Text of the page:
It’s a snack holder, a pencil case, your necessary travel companion, and it keeps you from losing all your hair ties! Let’s be honest, these little baggies are literally an organizational dream, but they’re an environmental nightmare.
Although these bags nearly got me through University all on their own, I always felt really guilty about what kind of impact I was having on the environment. Those reusable bags were just way out of my price range.
But were they really? A pack of 30 plastic sandwich bags costs $3.18. Say you’re using 1 bag every day (think about it: packed lunches, and commuter snacks…it happens). At this rate, you’ll be well into your 13th pack by the end of the year. That’s an annual cost of $41.34!
On the other hand, a 5-pack of reusable sandwich bags will only cost you $26.99 – something my student-self wishes she learned 4 years ago!
Total annual cost of plastic sandwich bags: $41.34
Total annual cost of reusable sandwich bags: $26.99
Total annual savings: $14.35
Is there really anything better than putting on a sweater fresh out of the dryer? The warm embrace of a spring-smelling hoodie…*sigh* it’s magic. Especially since dryer sheets are so cheap, right?
Wrong! Despite being made of synthetic materials that aren’t the Earth’s best friend, these dryer sheets will end up costing you in the long run.
The average Canadian family does approximately 7 loads of laundry each week. Using 1 sheet per load means almost 2 full packs of dryer sheets throughout the year, or $19.94.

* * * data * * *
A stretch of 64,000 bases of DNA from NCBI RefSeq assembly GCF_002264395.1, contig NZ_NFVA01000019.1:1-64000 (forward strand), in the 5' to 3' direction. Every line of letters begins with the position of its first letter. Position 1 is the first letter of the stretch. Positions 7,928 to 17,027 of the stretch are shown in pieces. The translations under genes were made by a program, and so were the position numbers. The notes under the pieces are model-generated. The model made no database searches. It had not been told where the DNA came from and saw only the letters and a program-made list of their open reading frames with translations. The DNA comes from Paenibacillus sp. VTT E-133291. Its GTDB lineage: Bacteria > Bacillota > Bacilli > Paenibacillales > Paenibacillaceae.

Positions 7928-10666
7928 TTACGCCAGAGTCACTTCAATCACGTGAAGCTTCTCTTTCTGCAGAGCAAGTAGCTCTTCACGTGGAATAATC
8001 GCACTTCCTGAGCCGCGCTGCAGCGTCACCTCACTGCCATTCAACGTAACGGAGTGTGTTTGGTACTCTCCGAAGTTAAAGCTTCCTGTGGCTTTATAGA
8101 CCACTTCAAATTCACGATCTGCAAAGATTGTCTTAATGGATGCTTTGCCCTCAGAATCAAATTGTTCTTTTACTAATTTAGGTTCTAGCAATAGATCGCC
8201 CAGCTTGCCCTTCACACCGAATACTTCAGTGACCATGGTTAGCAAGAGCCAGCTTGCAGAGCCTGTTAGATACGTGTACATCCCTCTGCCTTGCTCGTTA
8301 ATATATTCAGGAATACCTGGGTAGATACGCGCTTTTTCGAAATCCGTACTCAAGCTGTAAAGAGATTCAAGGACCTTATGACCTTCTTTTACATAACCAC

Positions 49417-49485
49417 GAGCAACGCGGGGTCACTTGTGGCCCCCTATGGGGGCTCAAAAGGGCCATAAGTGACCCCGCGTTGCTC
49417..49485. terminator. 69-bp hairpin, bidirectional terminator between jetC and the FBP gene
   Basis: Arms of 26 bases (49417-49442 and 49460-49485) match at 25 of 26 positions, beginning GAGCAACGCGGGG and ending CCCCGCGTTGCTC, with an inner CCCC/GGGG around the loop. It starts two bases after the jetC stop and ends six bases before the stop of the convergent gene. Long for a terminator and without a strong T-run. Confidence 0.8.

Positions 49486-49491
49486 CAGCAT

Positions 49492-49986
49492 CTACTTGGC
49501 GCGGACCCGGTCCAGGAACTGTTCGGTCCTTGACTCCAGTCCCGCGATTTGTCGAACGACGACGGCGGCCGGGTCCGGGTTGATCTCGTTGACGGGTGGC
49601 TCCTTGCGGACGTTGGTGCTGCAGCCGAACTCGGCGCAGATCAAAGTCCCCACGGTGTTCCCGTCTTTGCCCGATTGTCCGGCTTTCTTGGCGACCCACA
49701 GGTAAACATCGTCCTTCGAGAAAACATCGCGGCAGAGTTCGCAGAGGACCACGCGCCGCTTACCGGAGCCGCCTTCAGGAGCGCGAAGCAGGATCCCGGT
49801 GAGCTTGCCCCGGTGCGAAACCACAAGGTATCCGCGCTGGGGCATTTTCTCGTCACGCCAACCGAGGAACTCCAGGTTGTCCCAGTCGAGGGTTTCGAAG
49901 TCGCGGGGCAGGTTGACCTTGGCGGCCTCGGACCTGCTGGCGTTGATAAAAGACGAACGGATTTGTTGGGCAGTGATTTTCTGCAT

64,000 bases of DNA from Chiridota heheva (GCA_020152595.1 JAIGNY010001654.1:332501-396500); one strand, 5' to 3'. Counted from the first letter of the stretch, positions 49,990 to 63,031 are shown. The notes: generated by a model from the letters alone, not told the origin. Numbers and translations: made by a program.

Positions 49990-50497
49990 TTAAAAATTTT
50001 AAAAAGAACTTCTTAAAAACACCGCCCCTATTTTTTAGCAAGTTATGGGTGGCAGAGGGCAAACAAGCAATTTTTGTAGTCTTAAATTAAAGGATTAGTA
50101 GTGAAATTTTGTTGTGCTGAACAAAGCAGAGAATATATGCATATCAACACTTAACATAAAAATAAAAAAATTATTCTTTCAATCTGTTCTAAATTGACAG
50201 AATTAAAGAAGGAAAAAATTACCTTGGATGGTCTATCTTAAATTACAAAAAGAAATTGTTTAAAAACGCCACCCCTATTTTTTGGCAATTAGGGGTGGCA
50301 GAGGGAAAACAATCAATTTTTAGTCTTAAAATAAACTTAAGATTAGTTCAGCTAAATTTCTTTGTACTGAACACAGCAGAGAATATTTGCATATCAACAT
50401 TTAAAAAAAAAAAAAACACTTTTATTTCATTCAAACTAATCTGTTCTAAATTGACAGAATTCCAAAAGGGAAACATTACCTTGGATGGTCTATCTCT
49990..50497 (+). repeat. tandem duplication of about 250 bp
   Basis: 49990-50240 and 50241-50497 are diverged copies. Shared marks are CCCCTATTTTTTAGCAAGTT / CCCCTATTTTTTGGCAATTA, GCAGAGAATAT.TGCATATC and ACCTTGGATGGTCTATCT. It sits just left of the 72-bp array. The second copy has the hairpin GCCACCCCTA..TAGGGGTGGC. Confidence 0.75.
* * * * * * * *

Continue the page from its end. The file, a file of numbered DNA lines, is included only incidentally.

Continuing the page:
The cost of a set of cute, reusable Cactus Dryer Buddies is only $10.29, and the environment will love your clean and cozy sweater just as much as you do.
Total annual cost of dryer sheets: $19.94
Total annual cost of dryer balls: $10.29
Total annual savings: $9.65
Say it with me: TAMPONS AND PADS SHOULD ALWAYS BE ACCESSIBLE!
Sadly, they’re not. But what’s the real breakdown of how much we’re spending?
On average, people with periods use about 20 tampons per cycle (changing tampons every 6 hours for 5 days). With 12 cycles a year, that’s about 240 tampons per year. If you’re buying a standard 36-pack box of tampons, you’re buying on average 7 boxes a year. At an average cost of $8.50 per box, that works out to be an average of $59.50 spent annually on tampons.
And then there’s pads too! On average, people with periods use about 5 liners per cycle – that’s 60 every year. If you’re buying a standard pack of 36, you’re buying 2 packs each year. Now these packages are more expensive at about $10.50 per pack, meaning this expense is easily $21 per year.
With tampons and pads that’s a whole $80.50 every year!
Whereas a reusable Diva Cup will set you back only $39.99 a year. It’s not free, but it’s a start.
Total annual cost of tampons and pads: $80.50 (*cries*)
Total annual cost of a Diva Cup: $39.99
Total annual savings: $40.51
Now that we’ve covered the costs, is anyone else a little sad about how much money they’ve been spending on plastic? What are some of your plastic-free, money-saving hacks?
Emily is a Marketing Associate at Well.ca. She is really passionate about travelling and loves exploring different places and cultures! She is always looking for a new adventure!